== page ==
Banner
  • Revenue Cycle Management
  • COVID-19
  • Reimbursement
  • Diabetes Awareness Month
  • Risk Management
  • Patient Retention
  • Staffing
  • Medical Economics® 100th Anniversary
  • Coding and documentation
  • Business of Endocrinology
  • Telehealth
  • Physicians Financial News
  • Cybersecurity
  • Cardiovascular Clinical Consult
  • Locum Tenens, brought to you by LocumLife®
  • Weight Management
  • Business of Women's Health
  • Practice Efficiency
  • Finance and Wealth
  • EHRs
  • Remote Patient Monitoring
  • Sponsored Webinars
  • Medical Technology
  • Billing and collections
  • Acute Pain Management
  • Exclusive Content
  • Value-based Care
  • Business of Pediatrics
  • Concierge Medicine 2.0 by Castle Connolly Private Health Partners
  • Practice Growth
  • Concierge Medicine
  • Business of Cardiology
  • Implementing the Topcon Ocular Telehealth Platform
  • Malpractice
  • Influenza
  • Sexual Health
  • Chronic Conditions
  • Technology
  • Legal and Policy
  • Money
  • Opinion
  • Vaccines
  • Practice Management
  • Patient Relations
  • Careers

Artificial intelligence will play a part on the diagnostic team of the future

News
Article

Researchers propose framework for AI moving beyond just a tool that physicians use.

© U.S. Agency for Healthcare Research and Quality

The U.S. Agency for Healthcare Research and Quality published “Reimagining Healthcare Teams: Leveraging the Patient-Clinician-AI Triad To Improve Diagnostic Safety,” a July 2023 report with a framework for physicians and patients to integrate artificial intelligence as a team member, not just a tool that doctors use.

Artificial intelligence (AI) and machine learning (ML) are poised to make the leap from tool to team member for diagnosing patients in health care.

The U.S. Agency for Healthcare Research and Quality published “Reimagining Healthcare Teams: Leveraging the Patient-Clinician-AI Triad To Improve Diagnostic Safety,” a July 2023 report written by physicians Cornelius James, MD, Karandeep Singh, MD, MMSc, Thomas Valley, MD, MSc, and computer scientist Jenna Wiens, PhD, at the University of Michigan.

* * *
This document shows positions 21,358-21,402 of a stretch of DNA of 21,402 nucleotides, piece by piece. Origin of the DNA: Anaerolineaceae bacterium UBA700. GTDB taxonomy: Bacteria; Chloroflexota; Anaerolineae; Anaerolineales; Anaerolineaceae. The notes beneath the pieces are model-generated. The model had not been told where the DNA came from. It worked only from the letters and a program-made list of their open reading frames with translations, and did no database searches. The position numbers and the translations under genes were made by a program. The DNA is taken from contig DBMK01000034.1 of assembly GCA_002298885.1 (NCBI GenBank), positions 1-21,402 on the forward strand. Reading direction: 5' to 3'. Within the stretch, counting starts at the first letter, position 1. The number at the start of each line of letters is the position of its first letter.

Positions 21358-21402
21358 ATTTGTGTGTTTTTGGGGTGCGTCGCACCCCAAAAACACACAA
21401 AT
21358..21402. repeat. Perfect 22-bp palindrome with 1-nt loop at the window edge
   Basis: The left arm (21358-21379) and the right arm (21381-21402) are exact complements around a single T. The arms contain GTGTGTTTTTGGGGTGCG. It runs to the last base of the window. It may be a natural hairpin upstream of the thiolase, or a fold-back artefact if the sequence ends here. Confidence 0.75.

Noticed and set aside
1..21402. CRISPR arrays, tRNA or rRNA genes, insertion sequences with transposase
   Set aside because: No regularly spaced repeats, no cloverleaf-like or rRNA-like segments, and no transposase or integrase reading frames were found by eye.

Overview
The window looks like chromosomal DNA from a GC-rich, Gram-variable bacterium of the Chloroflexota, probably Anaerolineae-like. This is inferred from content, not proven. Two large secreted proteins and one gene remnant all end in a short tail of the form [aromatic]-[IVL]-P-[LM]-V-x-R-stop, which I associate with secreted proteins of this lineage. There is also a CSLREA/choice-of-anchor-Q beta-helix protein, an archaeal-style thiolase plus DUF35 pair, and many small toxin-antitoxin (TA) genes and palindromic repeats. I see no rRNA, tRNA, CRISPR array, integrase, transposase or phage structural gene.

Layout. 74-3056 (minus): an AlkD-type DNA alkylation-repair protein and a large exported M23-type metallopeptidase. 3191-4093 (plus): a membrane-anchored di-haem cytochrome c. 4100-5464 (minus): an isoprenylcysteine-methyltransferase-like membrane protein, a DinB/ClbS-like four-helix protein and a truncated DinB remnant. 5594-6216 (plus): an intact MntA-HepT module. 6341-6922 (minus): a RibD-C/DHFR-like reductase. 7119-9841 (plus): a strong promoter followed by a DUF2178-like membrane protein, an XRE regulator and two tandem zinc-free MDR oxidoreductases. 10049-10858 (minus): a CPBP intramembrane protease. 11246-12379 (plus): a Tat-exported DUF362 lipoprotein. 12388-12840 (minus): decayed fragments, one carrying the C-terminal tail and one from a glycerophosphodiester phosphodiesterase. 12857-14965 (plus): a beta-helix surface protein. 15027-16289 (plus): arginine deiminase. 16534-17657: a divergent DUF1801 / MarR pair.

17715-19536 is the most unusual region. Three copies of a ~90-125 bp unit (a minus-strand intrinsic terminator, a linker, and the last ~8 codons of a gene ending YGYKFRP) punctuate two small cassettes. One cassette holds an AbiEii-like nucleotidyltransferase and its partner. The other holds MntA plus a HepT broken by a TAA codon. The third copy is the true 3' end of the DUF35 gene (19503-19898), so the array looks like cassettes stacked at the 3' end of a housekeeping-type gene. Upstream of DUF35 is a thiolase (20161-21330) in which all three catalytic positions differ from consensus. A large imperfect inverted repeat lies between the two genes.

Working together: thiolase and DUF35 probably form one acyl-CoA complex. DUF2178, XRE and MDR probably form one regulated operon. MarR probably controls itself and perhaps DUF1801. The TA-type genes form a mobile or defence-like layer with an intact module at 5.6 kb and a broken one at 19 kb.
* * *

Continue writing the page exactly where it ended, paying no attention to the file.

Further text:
Physicians and other clinicians already recognize the importance of a team-based approach with each other, patients, and their families to reduce diagnostic errors, the report said, citing the National Academy of Medicine.

The team will get a new member, creating “a tridirectional exchange among patients, clinicians, and AI that is not typically seen with tools and technologies used in health care,” the report said.

“Rather than viewing AI as a diagnostic tool to be wielded by human agents, we view it as a member of the diagnostic team capable of understanding, interpreting, reasoning, relating, responding, and ultimately collaborating with clinicians and patients in the diagnostic process,” the authors said.

Three dyads and a triad

The report outlines three dyads: patient-clinician, patient-AI, and clinician-AI.

The patient-clinician dyad is central to successful diagnoses, although not all patients have access to clinicians. The authors noted an example is “inadequate access to primary care.”

The patient-AI relationship stems from increasing use of wearable devices and better sensors in devices such as smart phones, watches, and fitness bands. Some of it marketed directly to consumers, with benefits and drawbacks that clinicians must address as liaisons in that relationship.

The clinician-AI dyad will grow as AI processes, organizes, and transforms patient data into actionable knowledge. Clinicians can get better information about patient health, but the data won’t make a difference if they are not integrated into clinical care effectively, the report said.

“Numerous research questions need to be addressed and implementation challenges need to be overcome,” the report said.

Together, the dyads working together will form a patient-clinician-AI (PCA) triad.

Core principles

The authors recommended including AI as a member of the diagnostic team with team-based principles suggested by the Institute of Medicine.

  • Shared goals, with team goals built on the foundation of the patient’s values, preferences, and circumstances.
  • Clear roles that preserve patient and clinician autonomy, while recognizing AI will have variable levels of autonomy based on the diagnostic problem.
  • Mutual trust. The researchers noted establishing trust in AI is an area of active research. Clinicians will need skills to evaluate AI-based diagnostic systems and make recommendations about using them.
  • Effective communication. Developers and anyone implementing AI should consider usability because patients and clinicians are not likely to engage with technologies that disrupt their lifestyle or clinical workflow.
  • Measurable processes and outcomes. Patients and clinicians may address PCA team functionality in follow-up visits, portal communications, or discussions with other members of the health care team. Clinicians also should be comfortable discussing AI performance with health system administrators.
Related Videos
Jennifer N. Lee, MD, FAAFP
© National Institute for Occupational Safety and Health
© National Institute for Occupational Safety and Health
© National Institute for Occupational Safety and Health
© National Institute for Occupational Safety and Health
© National Institute for Occupational Safety and Health
© National Institute for Occupational Safety and Health